Christine Sarkes and Erika Sasseville (a mother/daughter review)
What do two of the greatest literary figures of the Elizabethan era–William Shakespeare and Christopher Marlowe–create when they spend hours together writing a play? The answer: Fire and magic! That is what the audience witnessed during opening night of Born With Teeth by Liz Duffy Adams at the Guthrie Theater. The stage practically sizzled with the electricity and brilliance of its leading actors Matthew Amendt (‘Kit’ Marlowe) and Dylan Godwin as Shakespeare.
The play imagines a fictional faceoff between the two rivals as they collaborate on a history play cycle. Set in 1590s London, Born With Teeth imagines their rivalry through witty banter, sexy flirtation and deadly serious discussions about the mortal dangers of the Elizabethan court system. While meeting in the back room of a pub to flesh out the remaining acts of the play, Kit and Will discuss religion, Queen Elizabeth’s omnipresent spy network, poetry, love, sex, and the meaning of life.
Kit is embroiled in court intrigue so deeply that he tries to provoke and cajole Will into revealing compromising information about himself and his family, while Will protests his innocence and focuses instead on the writing. Amendt as Kit oozes danger and leopardine sensuality as he prowls and preens across the stage in an attempt to seduce Will and convince him to join the spy network. Kit’s growing admiration for Will’s talent makes him both more lethal and vulnerable.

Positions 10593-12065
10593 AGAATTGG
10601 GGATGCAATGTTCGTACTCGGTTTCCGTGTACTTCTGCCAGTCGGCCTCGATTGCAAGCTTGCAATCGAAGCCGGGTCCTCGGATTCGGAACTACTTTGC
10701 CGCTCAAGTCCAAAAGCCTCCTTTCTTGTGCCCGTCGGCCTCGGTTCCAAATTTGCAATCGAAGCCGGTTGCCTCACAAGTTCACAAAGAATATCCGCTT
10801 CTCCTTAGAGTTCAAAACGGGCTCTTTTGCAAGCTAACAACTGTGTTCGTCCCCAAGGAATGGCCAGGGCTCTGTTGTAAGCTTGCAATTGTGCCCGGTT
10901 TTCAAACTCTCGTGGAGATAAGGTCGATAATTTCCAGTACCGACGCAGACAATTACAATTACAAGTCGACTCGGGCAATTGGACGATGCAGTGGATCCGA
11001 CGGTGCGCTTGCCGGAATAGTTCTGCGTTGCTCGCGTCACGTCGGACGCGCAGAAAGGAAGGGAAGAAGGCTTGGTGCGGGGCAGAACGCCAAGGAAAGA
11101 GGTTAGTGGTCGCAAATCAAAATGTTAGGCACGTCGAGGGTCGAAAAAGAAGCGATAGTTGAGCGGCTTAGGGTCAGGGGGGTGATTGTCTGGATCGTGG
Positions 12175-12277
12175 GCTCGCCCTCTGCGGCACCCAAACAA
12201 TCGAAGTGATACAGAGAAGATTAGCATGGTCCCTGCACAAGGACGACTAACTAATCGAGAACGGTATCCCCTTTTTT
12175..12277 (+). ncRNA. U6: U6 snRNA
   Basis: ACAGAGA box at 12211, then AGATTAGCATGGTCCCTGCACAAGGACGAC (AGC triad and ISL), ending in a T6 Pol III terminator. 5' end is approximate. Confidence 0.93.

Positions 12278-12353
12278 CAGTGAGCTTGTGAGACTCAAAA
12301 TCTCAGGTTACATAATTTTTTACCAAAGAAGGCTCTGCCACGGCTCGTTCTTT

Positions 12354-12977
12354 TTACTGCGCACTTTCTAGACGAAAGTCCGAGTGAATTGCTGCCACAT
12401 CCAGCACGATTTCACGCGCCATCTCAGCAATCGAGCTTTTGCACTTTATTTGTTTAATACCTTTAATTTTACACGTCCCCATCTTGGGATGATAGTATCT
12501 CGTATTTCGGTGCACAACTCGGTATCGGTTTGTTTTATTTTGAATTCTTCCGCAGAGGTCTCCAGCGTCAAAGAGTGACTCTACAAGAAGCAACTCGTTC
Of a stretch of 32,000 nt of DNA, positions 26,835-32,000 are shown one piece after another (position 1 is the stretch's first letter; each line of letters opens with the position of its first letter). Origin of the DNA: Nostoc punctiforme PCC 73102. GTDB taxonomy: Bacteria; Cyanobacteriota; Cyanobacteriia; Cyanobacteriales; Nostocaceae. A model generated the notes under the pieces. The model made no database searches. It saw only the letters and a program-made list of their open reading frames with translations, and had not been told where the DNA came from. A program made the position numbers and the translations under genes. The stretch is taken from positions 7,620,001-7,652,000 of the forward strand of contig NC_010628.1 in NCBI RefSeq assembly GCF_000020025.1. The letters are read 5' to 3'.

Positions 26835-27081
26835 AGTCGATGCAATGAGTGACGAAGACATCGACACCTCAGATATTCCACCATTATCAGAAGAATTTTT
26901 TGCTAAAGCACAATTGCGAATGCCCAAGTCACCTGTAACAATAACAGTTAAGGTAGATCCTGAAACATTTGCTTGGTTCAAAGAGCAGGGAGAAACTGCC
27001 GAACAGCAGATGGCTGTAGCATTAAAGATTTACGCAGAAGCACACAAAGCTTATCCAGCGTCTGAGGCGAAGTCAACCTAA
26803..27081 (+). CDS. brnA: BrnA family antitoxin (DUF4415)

Their dialogue is a masterclass in lyrical banter and Shakespearean insults. Amendt’s comedic timing and facial expressions are superbly executed. Really, it would be hard to find a better actor to play Marlowe. His performance is worth the ticket price alone. Godwin as Will is overshadowed by the larger-than-life-ness of Marlowe, but he imbues his Will with a convincing vulnerability and earnestness. Adams Duffy’s love letter to all things Shakespearean is a must-see for any fan of literature, language and theater.
Born With Teeth by Liz Duffy Adams, directed by Rob Melrose, with Michael Locher (Scenic Designer), Alejo Vietti (Costume Designer), Carolina Ortiz Herrera (Lighting Designer), Cliff Caruthers (Sound Designer/Composer), Aaron Preusse (Fight Director), Jocelyn A. Thompson (Stage Manager). Through April 2 on the McGuire Proscenium Stage. Single tickets range from $31 to $80 at the Box Office: 612.377.2224 (single), 1.877.447.8243 (toll free), 612.225.6244 (group) or online at guthrietheater.org. Accessibility services (ASL-interpreted, audio-described and open-captioned performances) are available on select dates. For up-to-date information about the theater’s health and safety policies, visit http://www.guthrietheater.org/health.